The reality of connecting the acts of the “slaves” in Beloved to the descriptions given in the advertisements and even just connecting it to the actions taken by the “owners” is startling. The thought that these articles represented another human being is one that i still have problems accepting. For example in the case of Sethe she ran away without taking anything to help disguised herself. If her owner had created an ad for her its description would have been spot on until she gave birth and got the coat from the man and his son to carry her newborn child in. In the first advertisement we have an offered reward for the return or capture of a slave and a proclamation that warns ship captains to not harbor the slave whose name was Joe. Comparing these two things a fictitious account of a slave to that of a real advertisement sheds a light onto an issue that should be remembered and teach a new generation about where they were and how far they have come. In Beloved we learn the story of Sethe who has run away and is on the run for quite some time trying to make it to safety. She goes through many trials and tribulations before making it to Baby Suggs house her mother-in-law. This as it pertains to the ads is basically that she had somewhere to go to and someone that could help her when she got there. The people mentioned in these ads probably had no one and would have been on their own after arriving to safety. In retrospect I think both the story and these ads are part of history that should never be forgotten because it is what helps us to realize that we are an advancing people who are better off due to our experiences. I mean better as a collective whole and not just individually.

Simone McPherson

The size of the rewards are very small, they are just ads from the newspapers. The ads include from document 6; a $20.00 reward for a runaway slave named Joe, who doesn’t have a beard but has a scar on the face, about 20 years old, who is also 5’4 and well built. In document 5, describes a man named Caesar who is about 35 years old. He lost his right leg and the end of his left foot. During these times which is rounded to about the time of 1835. The slave owners have given good descriptions of their runaways and it seems like they are a value to them, since they want them back.

Attached are four pictures the first two are advertisements for run-away slaves the third is the citation for all the images and the fourth is a code that was the law for all slaves

“Anything dead coming back to life hurts.”

Through part one Beloved motivates Sethe to tell stories of the ordeals she faced in her past.  All of the memories hold a certain tension when they were brought to the surface.  Reawakening the past is a reoccurring pattern that we’ve come to anticipate as it brings a new element to the story.  Instead of the novel reading in a progressive manner, we are giving blots of images from the characters’ past, however it is our goal to piece them together, similar to the film Memento.

In chapter three, Amy told Sethe “Anything dead coming back to life hurts”, this has been the emphasis of the first part of the story.  From the start of the novel, Paul D was the most reluctant to bring up the memories they all shared, he saw it as a dark cloud looming over them but later changed his perspective.  The characters realized that by recalling their past they are able to deal with the burden, as they say getting the “weight” of their shoulders.  Paul D’s personality depicts him as a typical “man” from the old days; courageous, strong, and willful.   However, when he was punished by the bit that was placed into his mouth, he felt his identity diminish.  He felt like a lesser man, which is one of the reasons why he was so reluctant to speak of his their past.  The slaves often used songs to tell their stories, with Paul D being no exception.  Another reason for the hesitance in the characters speaking up their past was the  control their slave masters had over their speech.  This was evident when Sethe was whipped after reporting her milk stolen.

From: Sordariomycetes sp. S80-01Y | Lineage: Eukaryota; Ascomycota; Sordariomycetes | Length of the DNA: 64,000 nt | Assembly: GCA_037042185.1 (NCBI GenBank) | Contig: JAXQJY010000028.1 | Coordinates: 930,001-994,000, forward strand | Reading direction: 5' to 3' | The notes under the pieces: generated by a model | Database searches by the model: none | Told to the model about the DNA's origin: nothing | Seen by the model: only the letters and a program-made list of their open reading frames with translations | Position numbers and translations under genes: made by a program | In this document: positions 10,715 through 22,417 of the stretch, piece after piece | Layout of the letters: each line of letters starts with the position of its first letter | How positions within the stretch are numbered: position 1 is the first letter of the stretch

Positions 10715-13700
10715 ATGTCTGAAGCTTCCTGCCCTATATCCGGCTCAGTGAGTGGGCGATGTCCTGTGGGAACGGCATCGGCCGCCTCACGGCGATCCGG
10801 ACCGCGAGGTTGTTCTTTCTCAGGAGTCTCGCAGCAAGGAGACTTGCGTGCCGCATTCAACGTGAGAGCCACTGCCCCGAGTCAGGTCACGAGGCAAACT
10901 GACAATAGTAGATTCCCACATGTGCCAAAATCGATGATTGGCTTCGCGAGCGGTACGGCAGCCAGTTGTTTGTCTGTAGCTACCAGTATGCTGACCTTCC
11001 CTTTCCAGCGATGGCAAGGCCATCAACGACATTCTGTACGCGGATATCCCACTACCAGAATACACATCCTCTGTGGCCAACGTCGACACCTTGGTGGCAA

Sethe’s experiences give us a hint as to why she ended up taking her daugher’s life

No one can conclude if what Sethe did to her baby was the right thing to do or not. However, we can see how Sethe reaches her decision to kill her baby rather than have herself and her children deal with the tragic life of slavery again through her reflections.

When Paul D visited Sethe and the two talked in the kitchen, Sethe told Paul D about the time a “school teacher” and his nephews raped her. She explains to Paul D how they took her milk and beat her with cowhide while she was pregnant and made a “tree” on her back.

In the chapter starting on pg. 28 and also the chapter starting on pg. 74, The recollection of Sethe’s escape and details of her delivery was described through Denver’s mind. Sethe runs away wandering around through the woods while being six months pregnant with “her feet which were so swollen she could not see her arch or feel her ankles.” The delivery of Denver was very hard and the The pain and fear that Sethe faced must have been beyond imagination.

After overcoming these horrible experiences of slavery, she finally started her new life with Baby Suggs and her children. After her escape and overcoming all of the previous experiences she went through, Sethe was very pleased to be able to raise her children on her own.

In my opinion after reading all of Sethe’s recollections and experiences of her slave life and attempted escape, it is kind of understandable to me why she would kill her baby. After experiencing a little amount of freedom and then being caught again and forced back into slavery, she doesn:t want her children going through the same experiences she went through and to be treated like merchandise. At the same time she doesn’t particularly want to kill her own child but in the end that is the decision she chooses.